When someone sitting in Gaborone, Botswana logs onto an illegal site to download King Richard online, they don’t imagine that their one download will do anything to the production house’s pocket or make a dent in the actors’ net worth. At best, the sensitivity towards this illegal pirating activity likely only exists when contemplating going about pirating a local musician’s music or a short film produced locally.

The ripple effects of piracy at whatever scale reach far beyond what the average consumer could ever imagine. Figures released by software security and media technology company, Irdeto, show that users in five major African territories made approximately 17,4 million total visits to the top 10 identified piracy sites on the internet.

The economic impact of this on the creative industry alone soars to between 40 and 97.1 billion dollars, according a 2022 Dataprot study. In addition, they estimate that “illegally streamed copyrighted content consumes 24% of global bandwidth”.

As Botswana’s creative industry remains relatively slight on the scale of comparison to industries such as Nollywood and Nilewood where the creative industry contributes a huge proportion to West and East Africa’s respective GDPs, that does not imply that piracy activities in Botswana do not have a similar impact on our economy and the ability of our creative industry to grow.

When individuals make decisions to illegally consume content via internet streaming sites they believe they are saving money for themselves in the name of enjoying content they desire to consume. Although this is a personal choice that remains the prerogative of the consumer, looking beyond the fact that streaming on illegal content sites is piracy, the ripple effect of this decision also has an endless trail of impact where funds which could be used to grow the local creative industry through increased consumption, and revenue which would otherwise be fed back into Botswana’s economy are being diverted.

“Why can’t our local creative industry grow?” “Why don’t we see more home-grown films and shows in Botswana?” are questions constantly posed by those who consume television content in Botswana. The answer to this lies largely in the fact that Botswana’s local content needs an audience in order for it to grow. It needs support from government and entities which are in a position to fund and help the industry scale greater heights.

Any organisational body willing to support and grow the local creative industry needs to exist and operate in an economy which can support its mandates. Content piracy is a cycle that can only be alleviated when consumers make wiser decisions around what they consume and how.

This goes beyond eradicating piracy activities in so far as television content is concerned. This extends to the importation and trade in counterfeit goods, resale of goods and services not intended for resale across the border, outside its jurisdiction, and more. All of these activities stunt the growth of an economy and make it nearly impossible for industries and sectors to propel themselves to places where they can positively impact society and reinvest into the country’s economy.

So what can be done to turn the tide here in Botswana in order to see our local production houses gain the momentum required to produce more, license more and expand their horizons? While those who enforce the law continue to work towards minimizing piracy activities, it’s imperative that as consumers we work to make their efforts easier by being mindful of how our individual actions play a role in preventing the success of our local creative networks and our economy’s growth.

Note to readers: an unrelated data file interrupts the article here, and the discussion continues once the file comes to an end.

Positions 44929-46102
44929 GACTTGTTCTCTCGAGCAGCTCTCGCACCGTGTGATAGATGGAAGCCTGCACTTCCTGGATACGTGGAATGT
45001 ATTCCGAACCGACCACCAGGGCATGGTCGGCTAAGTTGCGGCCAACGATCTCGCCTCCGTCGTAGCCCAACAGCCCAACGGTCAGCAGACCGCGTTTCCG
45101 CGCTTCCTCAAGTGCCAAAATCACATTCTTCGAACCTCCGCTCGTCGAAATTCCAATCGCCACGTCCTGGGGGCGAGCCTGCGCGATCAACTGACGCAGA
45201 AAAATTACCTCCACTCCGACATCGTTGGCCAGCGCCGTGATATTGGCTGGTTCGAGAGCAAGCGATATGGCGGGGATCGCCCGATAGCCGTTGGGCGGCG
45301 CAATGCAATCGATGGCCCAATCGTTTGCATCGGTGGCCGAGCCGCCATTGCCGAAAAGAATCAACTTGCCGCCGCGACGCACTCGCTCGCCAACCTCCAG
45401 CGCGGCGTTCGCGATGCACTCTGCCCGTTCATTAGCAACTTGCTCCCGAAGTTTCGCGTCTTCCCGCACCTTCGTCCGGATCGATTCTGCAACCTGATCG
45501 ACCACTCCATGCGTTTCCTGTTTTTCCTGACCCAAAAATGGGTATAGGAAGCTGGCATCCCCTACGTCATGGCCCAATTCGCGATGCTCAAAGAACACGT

Whether you are pirating a Hollywood Blockbuster, illegally streaming a popular Motswana artist’s music, or smuggling in an illegal decoder to view content restricted to South Africa only, your actions have an impact on how we as a nation will make our mark on the global landscape with local creative productions. Thembi Legwaila is Corporate Affairs Manager, MultiChoice Botswana

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Opinions

Our Strength is our Unity

18th March 2022
Craig-Cloud

Putin Chose War.  We Remain United with Ukraine.

U.S. Ambassador Craig L. Cloud

This is a dangerous moment for Europe and for freedom-loving people around the world.  By launching his brutal assault on the people of Ukraine, Vladimir Putin has also committed an assault on the principles that uphold global peace and democracy.  But the people of Ukraine are resilient.

They’ve had a democracy for decades, and their bravery is inspiring the world.  The United States, together with our Allies and partners across the globe, will continue to support the Ukrainian people as they defend their country.  By choosing to pay for a war instead of investing in the needs of Russians, Putin’s invasion of Ukraine will be a strategic failure for the Kremlin and ravage the future of the Russian people.

When the history of this era is written, it will show that Putin’s choice to launch an unprovoked, unjust, and premeditated attack left the West more unified and Russia exponentially weaker.

United in Our Response

This will not end well for Vladimir Putin.  Together, the United States and our Allies and partners are taking action to hold Russia accountable.  As a result of unprecedented global sanctions coordination, the United States, the United Kingdom, the European Union, Japan, and Canada have removed selected Russian banks from the SWIFT messaging system and imposed restrictive measures on the Russian Central Bank.